Screenshot of the media hub

Screenshot of the media hub

During our stay in Matsue, we were closely followed by local TV news station crew and as a result our visit appeared multiple times on newspapers and evening TV news broadcasts.  Worry not, the TV news reports were captioned in English so you will have no problem understanding them.  Talk about being a star for a day or two!  For more information related to our 2015 study abroad program, stayed tuned ~

What’s Your Excuse When You Lose in Gaming?

In Not so random posts on August 17, 2014 at 9:39 AM


A Japan-based website recently did a poll on players’ most frequently used excuses when players lose in gaming matches, especially in fighting games.  Do you humbly admit your defeat?  Or do you look for things to blame?  The worst is for you to end the friendship over a gaming match.  Please check out the top 10 excuses gamers use below and maybe you are using an excuse so unique and not even listed here.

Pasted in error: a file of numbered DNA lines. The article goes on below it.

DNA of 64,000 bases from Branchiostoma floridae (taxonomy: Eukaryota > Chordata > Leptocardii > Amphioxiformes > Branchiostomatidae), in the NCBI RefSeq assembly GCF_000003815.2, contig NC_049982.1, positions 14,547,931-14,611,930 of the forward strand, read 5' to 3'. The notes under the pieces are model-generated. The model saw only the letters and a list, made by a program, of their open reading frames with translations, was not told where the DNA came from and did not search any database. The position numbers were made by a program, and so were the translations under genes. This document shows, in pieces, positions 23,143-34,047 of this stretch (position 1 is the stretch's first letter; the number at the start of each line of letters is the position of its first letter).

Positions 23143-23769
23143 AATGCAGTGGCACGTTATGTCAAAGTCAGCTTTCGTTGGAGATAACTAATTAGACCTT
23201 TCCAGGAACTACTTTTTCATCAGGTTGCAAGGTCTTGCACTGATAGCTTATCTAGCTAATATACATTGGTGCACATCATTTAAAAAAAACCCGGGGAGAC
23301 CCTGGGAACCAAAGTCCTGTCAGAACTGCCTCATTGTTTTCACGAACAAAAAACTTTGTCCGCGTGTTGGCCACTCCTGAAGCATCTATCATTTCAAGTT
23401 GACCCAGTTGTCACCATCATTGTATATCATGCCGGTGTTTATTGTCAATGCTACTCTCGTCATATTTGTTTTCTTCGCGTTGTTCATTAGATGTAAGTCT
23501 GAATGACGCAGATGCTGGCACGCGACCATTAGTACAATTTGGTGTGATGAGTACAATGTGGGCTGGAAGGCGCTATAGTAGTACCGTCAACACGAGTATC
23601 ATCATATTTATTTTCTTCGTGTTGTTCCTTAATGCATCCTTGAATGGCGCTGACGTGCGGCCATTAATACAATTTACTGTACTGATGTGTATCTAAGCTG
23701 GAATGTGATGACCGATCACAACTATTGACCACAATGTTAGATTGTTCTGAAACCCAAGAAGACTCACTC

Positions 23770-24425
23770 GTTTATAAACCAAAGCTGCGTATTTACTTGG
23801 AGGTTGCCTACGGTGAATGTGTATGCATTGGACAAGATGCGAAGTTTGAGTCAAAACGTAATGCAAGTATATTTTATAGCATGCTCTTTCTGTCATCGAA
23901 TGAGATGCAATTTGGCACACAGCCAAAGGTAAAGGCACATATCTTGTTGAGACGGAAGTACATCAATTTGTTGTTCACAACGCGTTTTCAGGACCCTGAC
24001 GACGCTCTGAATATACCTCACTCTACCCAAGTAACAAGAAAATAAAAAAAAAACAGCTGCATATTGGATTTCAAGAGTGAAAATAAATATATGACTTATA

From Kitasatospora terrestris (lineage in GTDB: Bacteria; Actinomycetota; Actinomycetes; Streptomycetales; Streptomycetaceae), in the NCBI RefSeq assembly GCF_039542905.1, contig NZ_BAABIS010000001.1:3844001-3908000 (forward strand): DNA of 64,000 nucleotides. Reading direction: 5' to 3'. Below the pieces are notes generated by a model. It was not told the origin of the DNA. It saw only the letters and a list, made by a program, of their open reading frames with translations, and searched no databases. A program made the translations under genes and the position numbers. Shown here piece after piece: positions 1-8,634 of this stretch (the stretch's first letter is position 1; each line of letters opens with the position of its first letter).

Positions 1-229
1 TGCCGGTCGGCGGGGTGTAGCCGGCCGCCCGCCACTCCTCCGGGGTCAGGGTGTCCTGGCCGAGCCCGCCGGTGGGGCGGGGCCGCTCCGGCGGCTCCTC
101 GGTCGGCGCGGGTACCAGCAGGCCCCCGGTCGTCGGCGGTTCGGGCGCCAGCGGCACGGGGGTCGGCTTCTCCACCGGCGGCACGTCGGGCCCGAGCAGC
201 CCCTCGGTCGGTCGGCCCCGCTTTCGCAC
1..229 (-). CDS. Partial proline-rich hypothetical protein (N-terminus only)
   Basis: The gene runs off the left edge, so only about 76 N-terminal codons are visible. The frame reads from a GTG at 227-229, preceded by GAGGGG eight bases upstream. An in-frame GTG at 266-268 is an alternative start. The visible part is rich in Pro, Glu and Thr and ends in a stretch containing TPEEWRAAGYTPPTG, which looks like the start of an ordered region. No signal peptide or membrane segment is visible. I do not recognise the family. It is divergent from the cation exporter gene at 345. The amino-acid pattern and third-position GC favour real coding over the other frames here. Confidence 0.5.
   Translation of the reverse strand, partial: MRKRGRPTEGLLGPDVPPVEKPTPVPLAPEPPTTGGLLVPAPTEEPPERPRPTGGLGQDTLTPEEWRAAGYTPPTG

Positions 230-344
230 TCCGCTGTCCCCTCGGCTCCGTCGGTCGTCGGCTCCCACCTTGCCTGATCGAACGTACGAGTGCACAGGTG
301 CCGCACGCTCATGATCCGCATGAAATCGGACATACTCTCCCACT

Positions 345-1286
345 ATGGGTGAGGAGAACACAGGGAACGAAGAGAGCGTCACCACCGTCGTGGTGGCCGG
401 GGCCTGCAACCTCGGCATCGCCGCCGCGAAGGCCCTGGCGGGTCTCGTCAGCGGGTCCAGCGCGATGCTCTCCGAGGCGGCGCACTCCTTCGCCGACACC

10.  I just had a hand cramp!


9.  This game pad is a little bit slippery


8.  It must be my old time hand injury


7.  It must be the newly updated patch

Winner:  Really?  But I have never received any update on the game.

Loser:  Oh.  Then it must be because I’ve had an updated.  No wonder it plays different.


6.  I haven’t played this game for a long long time


5.  Your display/TV is experiencing lags


4.  If only I was using my usual equipment


3.  I wish I had chosen a character I’m a lot more familiar with


2.  It’s all because my Internet suffered some lapses